The Japanese had started the second war and renewed their offensive, laying siege and capturing the city of Namwon in September 26[16] and fighting the Ming Chinese army to a standstill in Jiksan on September 7.[8]: 478  The Japanese army then awaited supplies and reinforcements from their navy, who would need to enter the Yellow Sea to reach the western coast of Korea. The army, thus supported by their navy, planned to make a major push to recapture Hanyang (modern Seoul).[17]


Admiral Yi Sun-sin was hastily reinstated as Supreme Commander of the Regional Navies after Won Gyun was killed at the Battle of Chilchonryang.[8]: 463  Yi initially only had 10 panokseon ships at his disposal, which had been saved by Gyeongsang Right Naval Commander Bae Seol, who retreated early in the Battle of Chilchonryang. Bae Seol had originally saved 12 ships, but lost two while on his retreat towards Hoeryongpo. Two ships were brought by newly-appointed Jolla Right Naval Commander Kim Eok-chu, and by the time of the battle, Yi had acquired another warship, likely one of the two that Bae Seol had previously lost. Thus, in total, Yi had 13 warships.[8]: 482  Although Yi only found 120 men initially, some of the survivors of Chilchonryang rallied to him,[18] and he had at least 1,500 sailors and marines by the end of September.[9]: 312 

At that time, King Seonjo, who judged that the Joseon navy had lost its power and would never be restored again, sent a letter to disband the navy and have its men join the ground forces under General Kwon Yul. Admiral Yi responded with his own letter, stating: "Your majesty, this vassal still has twelve battleships (今臣戰船 尙有十二, 지금 신에게는 아직도 열두 척의 전선이 있습니다). ... Even though our navy is small, as long as I live the enemy will not dare to look down on us (戰船雖寡 微臣不死 則不敢侮我矣, 비록 전선의 수가 적으나 미천한 신이 아직 죽지 아니하였으니 왜적들이 감히 우리를 업신여기지 못할 것입니다)."[19]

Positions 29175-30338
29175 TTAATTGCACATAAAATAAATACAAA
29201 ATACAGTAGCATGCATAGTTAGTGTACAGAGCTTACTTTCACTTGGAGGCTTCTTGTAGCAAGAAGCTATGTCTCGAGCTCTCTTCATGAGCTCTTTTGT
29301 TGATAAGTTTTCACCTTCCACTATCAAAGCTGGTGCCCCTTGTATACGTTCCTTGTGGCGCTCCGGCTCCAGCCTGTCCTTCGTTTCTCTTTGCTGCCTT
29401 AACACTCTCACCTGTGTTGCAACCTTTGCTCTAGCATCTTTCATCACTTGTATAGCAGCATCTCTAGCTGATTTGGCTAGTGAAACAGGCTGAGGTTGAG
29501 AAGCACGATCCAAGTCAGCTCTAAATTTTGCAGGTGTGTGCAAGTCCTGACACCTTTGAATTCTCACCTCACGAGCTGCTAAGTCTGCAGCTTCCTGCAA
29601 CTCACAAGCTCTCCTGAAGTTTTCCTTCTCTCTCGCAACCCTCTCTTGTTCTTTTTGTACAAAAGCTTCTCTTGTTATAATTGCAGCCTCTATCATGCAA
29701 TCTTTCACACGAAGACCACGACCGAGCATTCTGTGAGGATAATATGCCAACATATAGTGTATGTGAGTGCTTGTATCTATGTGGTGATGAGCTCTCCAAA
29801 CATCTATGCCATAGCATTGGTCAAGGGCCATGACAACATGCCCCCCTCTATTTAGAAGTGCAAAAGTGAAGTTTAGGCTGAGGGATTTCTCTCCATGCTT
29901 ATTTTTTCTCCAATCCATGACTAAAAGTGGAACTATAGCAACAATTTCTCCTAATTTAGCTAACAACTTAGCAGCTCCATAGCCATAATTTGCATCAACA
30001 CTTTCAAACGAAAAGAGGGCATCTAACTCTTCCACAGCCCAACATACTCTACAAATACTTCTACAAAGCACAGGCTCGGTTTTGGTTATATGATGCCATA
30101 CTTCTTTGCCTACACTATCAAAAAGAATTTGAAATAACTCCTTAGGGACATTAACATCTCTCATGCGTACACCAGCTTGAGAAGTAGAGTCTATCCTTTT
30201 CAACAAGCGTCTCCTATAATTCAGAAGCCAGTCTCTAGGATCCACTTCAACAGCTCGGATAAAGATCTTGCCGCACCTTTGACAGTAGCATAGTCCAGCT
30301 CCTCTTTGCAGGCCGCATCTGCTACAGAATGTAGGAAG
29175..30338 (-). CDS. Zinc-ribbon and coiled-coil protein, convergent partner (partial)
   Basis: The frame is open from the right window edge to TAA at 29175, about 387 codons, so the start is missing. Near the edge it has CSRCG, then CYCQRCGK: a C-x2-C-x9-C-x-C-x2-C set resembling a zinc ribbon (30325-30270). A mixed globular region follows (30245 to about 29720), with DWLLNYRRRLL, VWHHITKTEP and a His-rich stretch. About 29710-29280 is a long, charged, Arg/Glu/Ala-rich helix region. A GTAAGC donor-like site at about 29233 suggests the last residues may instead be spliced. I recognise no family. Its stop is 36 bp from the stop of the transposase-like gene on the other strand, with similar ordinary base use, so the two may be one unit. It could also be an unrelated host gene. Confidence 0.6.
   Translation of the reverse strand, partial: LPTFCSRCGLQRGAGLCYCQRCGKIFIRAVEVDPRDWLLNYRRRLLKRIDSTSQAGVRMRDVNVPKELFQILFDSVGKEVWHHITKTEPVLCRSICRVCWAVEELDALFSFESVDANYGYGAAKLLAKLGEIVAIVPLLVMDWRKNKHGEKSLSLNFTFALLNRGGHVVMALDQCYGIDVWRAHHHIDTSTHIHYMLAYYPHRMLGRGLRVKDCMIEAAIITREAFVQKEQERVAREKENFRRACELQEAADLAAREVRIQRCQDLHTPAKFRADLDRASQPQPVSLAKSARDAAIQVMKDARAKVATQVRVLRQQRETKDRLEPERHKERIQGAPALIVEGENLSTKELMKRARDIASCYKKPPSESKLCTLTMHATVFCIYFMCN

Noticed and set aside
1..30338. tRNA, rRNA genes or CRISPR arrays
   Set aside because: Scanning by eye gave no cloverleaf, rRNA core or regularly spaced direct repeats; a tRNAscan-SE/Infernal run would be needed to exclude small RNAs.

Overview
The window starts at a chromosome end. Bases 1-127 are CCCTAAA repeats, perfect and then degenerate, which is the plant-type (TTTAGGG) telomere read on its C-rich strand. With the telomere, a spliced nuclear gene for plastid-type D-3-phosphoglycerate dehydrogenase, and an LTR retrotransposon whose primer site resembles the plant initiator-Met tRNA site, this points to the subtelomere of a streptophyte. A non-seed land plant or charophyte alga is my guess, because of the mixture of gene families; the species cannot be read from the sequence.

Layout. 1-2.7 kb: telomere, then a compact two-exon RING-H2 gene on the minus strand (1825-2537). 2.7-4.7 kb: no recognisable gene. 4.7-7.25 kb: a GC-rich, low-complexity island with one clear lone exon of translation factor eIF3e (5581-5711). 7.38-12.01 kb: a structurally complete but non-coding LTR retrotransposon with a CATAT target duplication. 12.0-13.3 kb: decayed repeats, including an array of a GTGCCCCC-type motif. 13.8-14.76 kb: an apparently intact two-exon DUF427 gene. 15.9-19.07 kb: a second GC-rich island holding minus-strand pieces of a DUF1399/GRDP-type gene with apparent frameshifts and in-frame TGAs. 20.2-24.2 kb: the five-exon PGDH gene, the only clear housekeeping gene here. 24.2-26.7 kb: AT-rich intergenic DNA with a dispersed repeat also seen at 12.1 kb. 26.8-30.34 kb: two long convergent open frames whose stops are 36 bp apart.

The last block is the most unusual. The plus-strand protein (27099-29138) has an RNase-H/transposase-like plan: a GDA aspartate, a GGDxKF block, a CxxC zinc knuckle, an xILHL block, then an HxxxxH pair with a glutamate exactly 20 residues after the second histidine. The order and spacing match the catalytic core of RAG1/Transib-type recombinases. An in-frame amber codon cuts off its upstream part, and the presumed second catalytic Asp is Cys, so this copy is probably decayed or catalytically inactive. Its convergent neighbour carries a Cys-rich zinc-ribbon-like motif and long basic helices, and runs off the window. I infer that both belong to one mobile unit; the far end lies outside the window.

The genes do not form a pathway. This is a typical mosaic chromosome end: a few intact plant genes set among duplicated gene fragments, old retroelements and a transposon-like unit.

Before the main body of the Japanese navy advanced into the Yellow Sea, they sent out a few probing missions with armed scouting parties. At this time, Admiral Yi's fleet was south of the Myeongnyang Strait near Oranpo. On October 8, an advanced scouting party of eight Japanese vessels staged a surprise attack, which the Joseon fleet drove off.[9]: 306  Yi retreated further north to Byeokpajin, on the northern end of Jindo island. On October 12, Bae Seol fled[9]: 307  (he would be found later by Joseon authorities and executed for desertion). On October 17, a Japanese scouting fleet of 13 ships launched a night attack which, after heavy fighting, was also repulsed.[9]: 308 

By this time, through the reports of their scouting forces, the Japanese were aware of the presence of Joseon naval remnants that intended to resist their advance. Well armed scouting forces alone were not going to defeat or scatter the Joseon remnants, so the Japanese began amassing a much larger fleet. Admiral Yi's diary mentions reports of around 55 Japanese ships massing near Oranpo on October 17.[9]: 308  With Japanese naval activity increasing, Admiral Yi did not want to fight a major battle with his back to the Myeongnyang Strait, so on October 25 he decided to withdraw further north and hide his ships in the shadow of the hills on the opposite (northern) side of the Myeongnyang Strait, near Usuyeong (우수영).[9]: 311 



Admiral Yi studied numerous sites for his last stand with the Japanese navy and decided on luring them into the Myeongryang Strait.[20] The Japanese would clearly enter the strait when the tide was favorable and so he did not want to fight south of the strait, with the current at the attacker's advantage.[9]: 311  Instead he wanted to fight in the waters just north of the strait, where the currents were calmer. The strait had very strong currents that flowed at approximately 10 knots, first in one direction, then in the opposite direction, in three-hour intervals.[21] Yi realized that he could use the unique condition as a force multiplier.[22] The narrowness of the strait would prevent the Joseon fleet from being flanked by the numerically superior enemy fleet,[23] and the roughness of the currents prevented the Japanese from effectively maneuvering, forcing them to attack in smaller groups and making it difficult to close in with the Korean ships. Furthermore, once the tide changed the flow of the current would in effect push the Japanese away from Yi's fleet and the momentum could be harnessed to increase the effectiveness of a counterattack.[24]